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Hedging personal risk: What Wall Street gets wrong and doctors get right about disasters

Risk at Goldman Sachs

Before I became an ER doctor, I worked at Goldman Sachs, where I sat across from a Managing Director I'll call Rob.

Rob was an expert in managing risk in both his professional and personal life. Professionally, Rob helped run a hedge fund with billions of dollars in assets under management. He had spent his career honing his ability to identify and manage downside risk in multiple asset classes. For every trade, Rob could think of a dozen scenarios of how it could go wrong, and a dozen more of how it could go horribly, terribly wrong – and he knew how to hedge our trades to manage those risks.

In his personal life, too, Rob was an expert risk manager. He lived comfortably but not ostentatiously with his wife and school-aged kids in New Jersey, in one of the most expensive ZIP codes in the country. He carried a comprehensive homeowner's insurance plan on his house, and a comprehensive auto insurance plan on his BMW.

Rob took care of his health, and identified risks there too. He exercised and ate well to reduce his risk of heart disease. He got a colonoscopy to reduce his risk of cancer. And he took a statin pill every day to lower his cholesterol. Of course, Rob also carried a premium health insurance plan to ensure access to the best healthcare available.

When I left Goldman to become an ER doctor, I made a mental note that if I were lucky enough to find success like Rob, I'd be as smart as Rob about protecting it.

Risk in the ER

During my medical training, I learned that one of the core tenets of emergency medicine is to think about the most dangerous diagnosis first. That is, if you meet a patient with a cough, worry about it being tuberculosis (or worse) before thinking about the possibility of a common cold.

Working in the ER, I met Annie, an expert in not only emergency medicine, but also wilderness medicine, an actual subspecialty that studies survival off-the-grid. Annie lived and breathed the "worst first" mentality.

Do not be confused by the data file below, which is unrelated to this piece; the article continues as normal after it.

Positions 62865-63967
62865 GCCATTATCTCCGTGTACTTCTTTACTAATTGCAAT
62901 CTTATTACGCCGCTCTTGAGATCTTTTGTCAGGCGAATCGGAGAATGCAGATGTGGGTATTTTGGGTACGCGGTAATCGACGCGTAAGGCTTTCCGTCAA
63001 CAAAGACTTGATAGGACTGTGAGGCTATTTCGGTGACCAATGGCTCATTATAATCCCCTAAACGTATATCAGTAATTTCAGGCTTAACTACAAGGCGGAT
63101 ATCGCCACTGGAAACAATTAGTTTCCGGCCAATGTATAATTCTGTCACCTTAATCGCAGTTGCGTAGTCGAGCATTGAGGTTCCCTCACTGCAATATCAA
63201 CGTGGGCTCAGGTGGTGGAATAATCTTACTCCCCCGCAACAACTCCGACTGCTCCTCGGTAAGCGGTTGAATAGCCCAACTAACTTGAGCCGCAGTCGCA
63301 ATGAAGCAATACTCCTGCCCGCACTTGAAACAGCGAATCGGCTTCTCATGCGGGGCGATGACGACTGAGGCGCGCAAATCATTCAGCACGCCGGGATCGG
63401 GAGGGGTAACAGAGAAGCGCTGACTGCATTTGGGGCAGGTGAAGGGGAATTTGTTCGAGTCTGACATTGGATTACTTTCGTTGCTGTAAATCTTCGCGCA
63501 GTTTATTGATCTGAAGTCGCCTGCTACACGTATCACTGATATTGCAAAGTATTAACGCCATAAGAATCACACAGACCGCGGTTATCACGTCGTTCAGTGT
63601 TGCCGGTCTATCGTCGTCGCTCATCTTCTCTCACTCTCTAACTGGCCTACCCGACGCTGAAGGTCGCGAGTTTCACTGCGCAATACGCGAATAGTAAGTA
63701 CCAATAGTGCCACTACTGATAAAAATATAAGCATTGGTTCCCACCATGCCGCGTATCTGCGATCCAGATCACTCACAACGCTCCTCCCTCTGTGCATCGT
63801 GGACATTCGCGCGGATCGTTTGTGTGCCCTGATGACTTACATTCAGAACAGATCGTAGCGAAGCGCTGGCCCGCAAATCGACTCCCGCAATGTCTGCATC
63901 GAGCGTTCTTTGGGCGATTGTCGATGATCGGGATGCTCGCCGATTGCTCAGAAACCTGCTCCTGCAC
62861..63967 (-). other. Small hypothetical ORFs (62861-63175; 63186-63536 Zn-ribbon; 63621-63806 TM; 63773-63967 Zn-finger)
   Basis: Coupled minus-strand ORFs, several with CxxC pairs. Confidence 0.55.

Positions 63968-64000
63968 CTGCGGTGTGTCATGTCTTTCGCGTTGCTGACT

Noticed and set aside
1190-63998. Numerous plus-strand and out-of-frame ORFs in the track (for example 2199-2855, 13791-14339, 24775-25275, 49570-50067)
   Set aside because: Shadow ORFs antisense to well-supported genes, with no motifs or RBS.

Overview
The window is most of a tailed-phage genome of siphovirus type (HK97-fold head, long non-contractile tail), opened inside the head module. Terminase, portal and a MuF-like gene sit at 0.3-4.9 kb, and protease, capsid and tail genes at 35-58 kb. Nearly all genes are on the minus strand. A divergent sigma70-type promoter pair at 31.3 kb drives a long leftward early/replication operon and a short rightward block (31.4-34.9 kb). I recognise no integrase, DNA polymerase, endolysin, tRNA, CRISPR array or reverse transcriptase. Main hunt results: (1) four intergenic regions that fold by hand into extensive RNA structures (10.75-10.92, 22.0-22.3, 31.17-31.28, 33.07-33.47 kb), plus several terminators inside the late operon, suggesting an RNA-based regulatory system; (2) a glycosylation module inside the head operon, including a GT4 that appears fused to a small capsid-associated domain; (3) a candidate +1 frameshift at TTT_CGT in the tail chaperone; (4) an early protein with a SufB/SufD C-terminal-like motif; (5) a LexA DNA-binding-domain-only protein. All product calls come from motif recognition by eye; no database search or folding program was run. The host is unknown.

In addition to being an exceptional doctor to her patients, Annie used her emergency medicine knowledge and access to privileged equipment and medications as a tool to protect herself and her family.

Like Rob thought about currency devaluation or market volatility, Annie thought about downside risks to her greatest asset: her health and that of her family. Hurricane. Flood. Pandemic. Bioterrorism. All unlikely, all potentially devastating, and all addressable with a small amount of planning.

Annie basically set up a mini-ER in her house to care for herself and loved ones if regular medical care wasn't available. And, she did it at low cost, because she had the knowledge to assemble exactly the resources needed.

Health insurance that pays in health

Like Rob, Annie was an expert in managing downside risk. But, instead of buying insurance to protect herself dollar-for-dollar, Annie bought the tools needed to survive in unforeseen circumstances.

Despite his knowledge of how to hedge nearly every asset, Rob was shortsighted in the way he structured the payoff of his insurance policies.

Rob's insurance policy paid off in dollars. Annie's "insurance policy" paid off in actual health.

To stay healthy in a disaster, you need to "insure yourself," rather than just insuring your health.

Duration Health

I followed Annie's lead and put together a preparation plan of my own, and have since developed a passion for helping others do the same.

I founded Duration Health to bring this same level of comprehensive medical preparedness to my patients, and to provide free and open access to core medical knowledge required in a disaster.

Duration Health provides customized kits of emergency medications to have on hand when regular care is unavailable. We're on a mission to legitimize and democratize access to emergency medical care.

Visit durationhealth.com to learn more and get your Med Kit. "Insure yourself" today.